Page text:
We are starting our third week facing a “giant” challenge. Most of us have been confined to our homes and encouraged to stay there as our country faces an unseen enemy – a coronavirus. Over the past couple weeks, I have talked to many of you by phone and I am encouraged to hear that you are not fearful. That you are trusting in the Lord.
Meanwhile, many around us have responded differently. Fear has gripped them – their reactions are extreme. As I read through 1 Samuel 17 this weekend, I saw some lessons we can take from the story of David and Goliath.
Let’s remember that at this time, Saul is the King of Israel. The scripture tells us he was ‘tall, dark, and handsome.’ But what you find is, he lacks courage. He also has a tendency to ‘take matters into his own hands.’
As we saw in chapter 13, Saul failed to obey what he was told. In chapter 15, the same thing happens again. He had good intentions, but he did not obey what he was told.
1 Samuel 15:20-22 (NLT) “But I did obey the LORD,” Saul insisted. “I carried out the mission he gave me. I brought back King Agag, but I destroyed everyone else. Then my troops brought in the best of the sheep, goats, cattle, and plunder to sacrifice to the LORD your God in Gilgal.” But Samuel replied, “What is more pleasing to the LORD: your burnt offerings and sacrifices or your obedience to his voice? Listen! Obedience is better than sacrifice, and submission is better than offering the fat of rams.
As a result, God rejected him as king of Israel.
God then led Samuel to the one who would later replace Saul as king of Israel. The young son of Jesse, David. We know the story well. We heard it when we were children in Sunday School – the story of David and Goliath. We often heard the story about how David slayed the giant with “one little stone” and a sling shot. It’s a great story that we can visualize! The underdog wins!
But this story also gives us a picture of two responses to facing the giants – the threats of Goliath. One was how Saul responded and the other was how David responded. Saul’s response – 17:11 (NLT) “When Saul and the Israelites heard this, they were terrified and deeply shaken.” For 40 days Saul and the army of Israel faced Goliath and the Philistine’s threats.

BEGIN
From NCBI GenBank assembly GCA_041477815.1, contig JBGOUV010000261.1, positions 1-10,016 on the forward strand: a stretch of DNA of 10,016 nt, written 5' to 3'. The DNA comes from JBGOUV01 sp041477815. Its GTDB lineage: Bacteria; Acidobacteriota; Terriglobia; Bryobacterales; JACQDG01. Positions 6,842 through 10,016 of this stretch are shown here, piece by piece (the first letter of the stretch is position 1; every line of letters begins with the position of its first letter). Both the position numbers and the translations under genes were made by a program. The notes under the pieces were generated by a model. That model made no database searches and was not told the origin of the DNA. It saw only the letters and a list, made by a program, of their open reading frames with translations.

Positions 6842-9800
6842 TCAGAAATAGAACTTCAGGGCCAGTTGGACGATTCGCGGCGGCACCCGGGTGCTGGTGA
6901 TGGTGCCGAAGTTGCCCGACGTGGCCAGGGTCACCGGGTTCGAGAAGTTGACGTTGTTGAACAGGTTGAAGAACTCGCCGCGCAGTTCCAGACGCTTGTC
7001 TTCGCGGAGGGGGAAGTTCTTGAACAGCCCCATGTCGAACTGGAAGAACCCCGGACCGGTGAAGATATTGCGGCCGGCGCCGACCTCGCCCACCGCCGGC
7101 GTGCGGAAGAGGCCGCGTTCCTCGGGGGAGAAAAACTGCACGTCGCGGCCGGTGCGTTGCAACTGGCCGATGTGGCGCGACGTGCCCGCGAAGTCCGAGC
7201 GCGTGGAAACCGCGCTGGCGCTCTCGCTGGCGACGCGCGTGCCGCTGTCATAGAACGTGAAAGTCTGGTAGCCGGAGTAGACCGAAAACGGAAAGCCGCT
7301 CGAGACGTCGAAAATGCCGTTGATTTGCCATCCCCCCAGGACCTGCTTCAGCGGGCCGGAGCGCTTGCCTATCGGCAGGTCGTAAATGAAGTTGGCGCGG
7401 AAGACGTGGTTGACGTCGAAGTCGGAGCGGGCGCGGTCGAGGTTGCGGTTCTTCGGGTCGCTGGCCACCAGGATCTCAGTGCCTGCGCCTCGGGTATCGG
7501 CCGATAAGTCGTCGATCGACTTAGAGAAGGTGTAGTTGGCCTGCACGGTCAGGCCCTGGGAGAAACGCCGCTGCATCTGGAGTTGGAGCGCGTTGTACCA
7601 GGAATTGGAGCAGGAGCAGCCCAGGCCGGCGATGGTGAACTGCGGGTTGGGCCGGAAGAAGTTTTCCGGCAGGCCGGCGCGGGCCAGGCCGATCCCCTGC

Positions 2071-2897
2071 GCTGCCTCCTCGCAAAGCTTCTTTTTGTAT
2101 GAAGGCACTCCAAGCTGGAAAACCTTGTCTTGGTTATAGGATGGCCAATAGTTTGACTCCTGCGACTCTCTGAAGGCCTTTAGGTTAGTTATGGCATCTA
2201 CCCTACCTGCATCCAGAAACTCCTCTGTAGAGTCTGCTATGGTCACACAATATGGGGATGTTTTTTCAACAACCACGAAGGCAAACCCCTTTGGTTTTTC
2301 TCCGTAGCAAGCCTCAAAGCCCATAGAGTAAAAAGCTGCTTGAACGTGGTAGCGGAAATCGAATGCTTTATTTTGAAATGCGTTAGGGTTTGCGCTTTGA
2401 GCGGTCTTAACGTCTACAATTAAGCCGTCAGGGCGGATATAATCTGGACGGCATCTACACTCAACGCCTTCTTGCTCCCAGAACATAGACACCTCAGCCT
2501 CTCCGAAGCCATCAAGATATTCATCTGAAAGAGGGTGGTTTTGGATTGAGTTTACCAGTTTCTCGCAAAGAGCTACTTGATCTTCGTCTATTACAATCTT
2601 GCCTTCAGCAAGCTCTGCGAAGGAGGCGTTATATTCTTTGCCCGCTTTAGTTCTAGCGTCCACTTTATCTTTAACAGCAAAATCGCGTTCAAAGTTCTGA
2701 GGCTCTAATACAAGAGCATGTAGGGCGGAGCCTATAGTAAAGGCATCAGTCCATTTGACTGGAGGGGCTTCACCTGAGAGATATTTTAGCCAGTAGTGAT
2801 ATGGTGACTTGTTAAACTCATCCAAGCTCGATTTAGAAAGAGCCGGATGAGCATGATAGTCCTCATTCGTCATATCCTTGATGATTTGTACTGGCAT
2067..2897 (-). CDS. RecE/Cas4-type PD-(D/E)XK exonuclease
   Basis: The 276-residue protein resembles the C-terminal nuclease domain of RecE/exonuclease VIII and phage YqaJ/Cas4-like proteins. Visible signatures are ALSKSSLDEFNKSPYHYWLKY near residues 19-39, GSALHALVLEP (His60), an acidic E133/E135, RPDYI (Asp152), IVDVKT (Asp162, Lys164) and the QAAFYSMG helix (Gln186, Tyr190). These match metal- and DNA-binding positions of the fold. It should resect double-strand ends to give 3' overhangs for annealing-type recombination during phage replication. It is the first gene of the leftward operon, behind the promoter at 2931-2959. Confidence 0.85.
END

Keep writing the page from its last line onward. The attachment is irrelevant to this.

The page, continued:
One day, David was sent by his father, Jesse, to the front lines with food for his brothers. As a curious boy would be, David wanted to know what was going on. While there, Goliath again came out and threatened the Israelites. David’s response was much different than Saul’s had been. 17:26 (NLT) “David asked the soldiers standing nearby, “What will a man get for killing this Philistine and ending his defiance of Israel? Who is this pagan Philistine anyway, that he is allowed to defy the armies of the living God? David goes on, v. 32 (NLT) “Don’t worry about this Philistine,” David told Saul. “I’ll go fight him!”
Wow! Is this arrogance or confidence in the Lord? I would suggest confidence in the Lord.
Over the past few chapters, we have seen the tale of two kings. One who did not walk by faith in God and one who did. No, David wasn’t king yet, but soon would be. One was fearful and one was fearless in the face of opposition. The difference? The object of their faith. David knew God could be trusted and was powerful because He had known that to be true in His life. That is why he acted in faith against the enemy. Saul did not know or fear God and therefore did not trust His ability to deliver. That is why he was paralyzed with fear. He saw facing the enemy in his own strength instead of the strength of the Lord.
Where are you today? Where is your faith? Are you resting in the greatness of God or are you “terrified” by all you see in front of you?
Walking with you,